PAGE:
Partnering with the Frenemy | Chapter Summaries
Chapter Summaries & Suggested Cases
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When the Good Goes Bad
Chapter 1 of Partnering with the Frenemy evaluates the importance of business partnerships (business to business, business to non-profit, non-profit to non-profit), and the organizational synergy that results from these relationships. The author addresses the two possible outcomes of frenemization and discusses examples of each (Google and Samsung, Calvin Klein and Warnaco Corporation). The chapter discusses the relational component of organizations, and answers the question "Why do partnerships frenemize?"
The Physics of Relationship Dynamics
Chapter 2 of Partnering with the Frenemy discusses the models and trends associated with organizational relationships. The author evaluates two models of relationship development, lifecycle and cyclical, discusses the phases of each model, and offers several examples of the evolution of organizational relationships (The Weather Network and DirecTV, Nike and Footlocker, P&G and Wal-mart). Additionally, the author broaches the subject of the "Dark Side" and how it contributes to the demise of a relationship, as well as the long term impact of the "Death Spiral".
The Delicate Balance
Chapter 3 of Partnering with the Frenemy looks at the importance of balancing power and dependence among partners, the ways in which firms create this balance, and the potential implications of an unbalanced partnership. The chapter discusses the impact of economic and non-economic factors on negotiations between buyers and sellers, and describes a study that unpacks these aspects in the context of a new contract award decision. The author introduces profit sharing strategies (equity and equality sharing), discusses situations in which each strategy is most appropriately used, and gives an example of profit sharing between partners (KLM and Northwest Airlines).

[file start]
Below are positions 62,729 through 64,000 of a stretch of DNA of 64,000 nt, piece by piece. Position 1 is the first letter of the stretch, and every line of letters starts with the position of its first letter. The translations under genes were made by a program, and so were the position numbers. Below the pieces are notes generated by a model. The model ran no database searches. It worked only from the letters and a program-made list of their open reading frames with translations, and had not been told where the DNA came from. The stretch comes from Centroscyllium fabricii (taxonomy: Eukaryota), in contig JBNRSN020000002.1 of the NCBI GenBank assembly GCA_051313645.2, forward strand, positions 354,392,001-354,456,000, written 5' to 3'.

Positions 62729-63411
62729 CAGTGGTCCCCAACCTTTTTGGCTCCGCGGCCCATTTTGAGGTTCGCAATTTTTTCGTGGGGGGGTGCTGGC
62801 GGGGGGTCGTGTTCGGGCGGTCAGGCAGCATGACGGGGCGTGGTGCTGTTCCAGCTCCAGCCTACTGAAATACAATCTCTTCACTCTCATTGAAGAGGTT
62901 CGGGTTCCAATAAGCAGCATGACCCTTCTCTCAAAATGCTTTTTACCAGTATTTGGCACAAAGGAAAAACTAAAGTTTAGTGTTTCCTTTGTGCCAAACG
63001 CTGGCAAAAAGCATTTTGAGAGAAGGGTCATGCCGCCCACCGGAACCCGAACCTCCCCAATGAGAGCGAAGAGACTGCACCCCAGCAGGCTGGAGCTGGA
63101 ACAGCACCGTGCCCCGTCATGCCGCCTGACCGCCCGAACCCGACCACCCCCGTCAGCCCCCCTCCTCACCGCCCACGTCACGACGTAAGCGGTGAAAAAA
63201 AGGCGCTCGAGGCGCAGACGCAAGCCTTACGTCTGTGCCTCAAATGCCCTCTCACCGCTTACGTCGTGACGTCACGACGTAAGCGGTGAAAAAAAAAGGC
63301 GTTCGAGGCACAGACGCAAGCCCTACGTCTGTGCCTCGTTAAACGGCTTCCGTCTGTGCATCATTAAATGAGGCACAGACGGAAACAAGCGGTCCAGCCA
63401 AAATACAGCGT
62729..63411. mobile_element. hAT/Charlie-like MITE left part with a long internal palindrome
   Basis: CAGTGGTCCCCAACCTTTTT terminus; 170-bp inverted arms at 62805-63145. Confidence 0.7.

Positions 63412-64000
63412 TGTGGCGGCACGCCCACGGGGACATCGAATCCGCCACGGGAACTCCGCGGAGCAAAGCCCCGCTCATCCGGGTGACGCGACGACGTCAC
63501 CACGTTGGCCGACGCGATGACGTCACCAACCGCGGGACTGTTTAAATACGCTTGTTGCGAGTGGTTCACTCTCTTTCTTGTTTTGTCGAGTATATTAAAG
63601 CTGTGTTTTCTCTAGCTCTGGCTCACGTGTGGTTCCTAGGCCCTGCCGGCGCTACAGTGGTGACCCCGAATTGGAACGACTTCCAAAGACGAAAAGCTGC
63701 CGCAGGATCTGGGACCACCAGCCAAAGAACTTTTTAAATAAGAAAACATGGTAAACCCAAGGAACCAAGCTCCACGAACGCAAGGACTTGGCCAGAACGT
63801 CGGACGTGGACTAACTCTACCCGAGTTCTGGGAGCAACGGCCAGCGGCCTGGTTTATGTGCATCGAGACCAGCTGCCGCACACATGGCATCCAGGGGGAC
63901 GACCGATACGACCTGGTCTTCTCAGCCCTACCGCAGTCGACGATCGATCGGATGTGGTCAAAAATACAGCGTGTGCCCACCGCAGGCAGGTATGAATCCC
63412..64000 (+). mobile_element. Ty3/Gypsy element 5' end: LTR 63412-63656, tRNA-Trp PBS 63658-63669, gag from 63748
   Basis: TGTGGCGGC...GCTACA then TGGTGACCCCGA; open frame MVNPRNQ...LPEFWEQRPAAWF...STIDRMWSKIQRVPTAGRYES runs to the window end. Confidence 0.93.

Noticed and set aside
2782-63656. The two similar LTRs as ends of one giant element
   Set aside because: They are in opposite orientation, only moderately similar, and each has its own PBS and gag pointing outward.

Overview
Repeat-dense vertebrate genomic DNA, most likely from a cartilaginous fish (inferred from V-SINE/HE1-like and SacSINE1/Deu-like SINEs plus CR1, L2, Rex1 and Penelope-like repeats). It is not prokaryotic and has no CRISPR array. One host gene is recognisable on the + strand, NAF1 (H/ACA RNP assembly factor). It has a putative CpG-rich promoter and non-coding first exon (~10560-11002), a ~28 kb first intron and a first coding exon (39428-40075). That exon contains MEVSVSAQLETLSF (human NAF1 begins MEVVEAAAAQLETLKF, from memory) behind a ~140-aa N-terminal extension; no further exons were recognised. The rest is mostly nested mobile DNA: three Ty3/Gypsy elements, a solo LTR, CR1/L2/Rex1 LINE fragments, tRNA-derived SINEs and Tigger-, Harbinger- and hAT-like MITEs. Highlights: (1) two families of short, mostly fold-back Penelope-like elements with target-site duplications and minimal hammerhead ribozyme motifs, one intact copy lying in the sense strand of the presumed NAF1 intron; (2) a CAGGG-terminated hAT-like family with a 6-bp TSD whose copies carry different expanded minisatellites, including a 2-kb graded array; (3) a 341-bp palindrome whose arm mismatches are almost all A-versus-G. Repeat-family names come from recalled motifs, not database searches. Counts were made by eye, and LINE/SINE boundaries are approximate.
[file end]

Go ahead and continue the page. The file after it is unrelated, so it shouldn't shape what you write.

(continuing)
How Our Behavior Gets in the Way
Chapter 4 of Partnering with the Frenemy takes an in depth look at how and when rapport can impact business decisions, and the challenges organizations face when trying to balance personal and professional relations with business partners. The chapter addresses the question "Why does petty opportunism persist?", and discusses relevant examples from Mattel and Blue Bell Creameries. The author presents an overview of the B2B purchasing decisions and expectations of Millenials, compares these expectations to those held by previous generations, and discusses the implications these expectations have on business relationships.
How We Justify Our Bad Behavior
Chapter 5 of Partnering with the Frenemy explores the idea of low stakes opportunism, and how moral malleability justifies this behavior in business relationships. The author deconstructs the ways in which a partner rationalizes his decision to cheat, as well as his expectations regarding his partner's actions. A model illustrating levels and types of deviation from expectations, as well as the performance outcomes that occur as a result, helps to show the critical role that uncertainty plays in the frenemization of a partnership.
Why Trust is Not Enough
Chapter 6 of Partnering with the Frenemy offers an in-depth examination of trust and discusses the ways in which trust is developed between partners. The author introduces the unanticipated assumptions and relational impact of reverse auction procurement, and details alternative safeguards used to protect partnerships from frenemization when trust is not enough. Furthermore, the chapter reveals which safeguards have proven most effective, broaches the topic of partnership perceptions versus reality, and addresses the destructive capabilities of the negative illusion spiral.
Solutions to Frenemization
Chapter 7 of Partnering with the Frenemy analyzes the process of partnership dissolution, discusses an example of two companies that were able to terminate their relationship amicably (Cisco and Ericsson), and offers a checklist to guide the user through the process of "losing friends without influencing people." The chapter takes a closer look at the concept of a shared strategic map and the questions partners can ask to create one when forming a new alliance. The author examines the relationship between IBM and BLP and details the three phases of their contract development, while also emphasizing the benefits of creating a task matrix to map out partnership responsibilities.
Practices for the Long Run
Chapter 8 of Partnering with the Frenemy emphasizes the importance of innovation in propelling partnerships forward. The author reveals two basic behaviors that, when regularly applied, aid in building trust between partners, and discusses a relevant example (McDonald's and Coca-Cola). The final chapter offers a means of objectively analyzing a partnership's friendship levels and economic potential to identify the ideal relationship strategy (Mapping Friendship to Economic Values, or the Friend and Foe Fallacy), and concludes with several solutions to frenemization.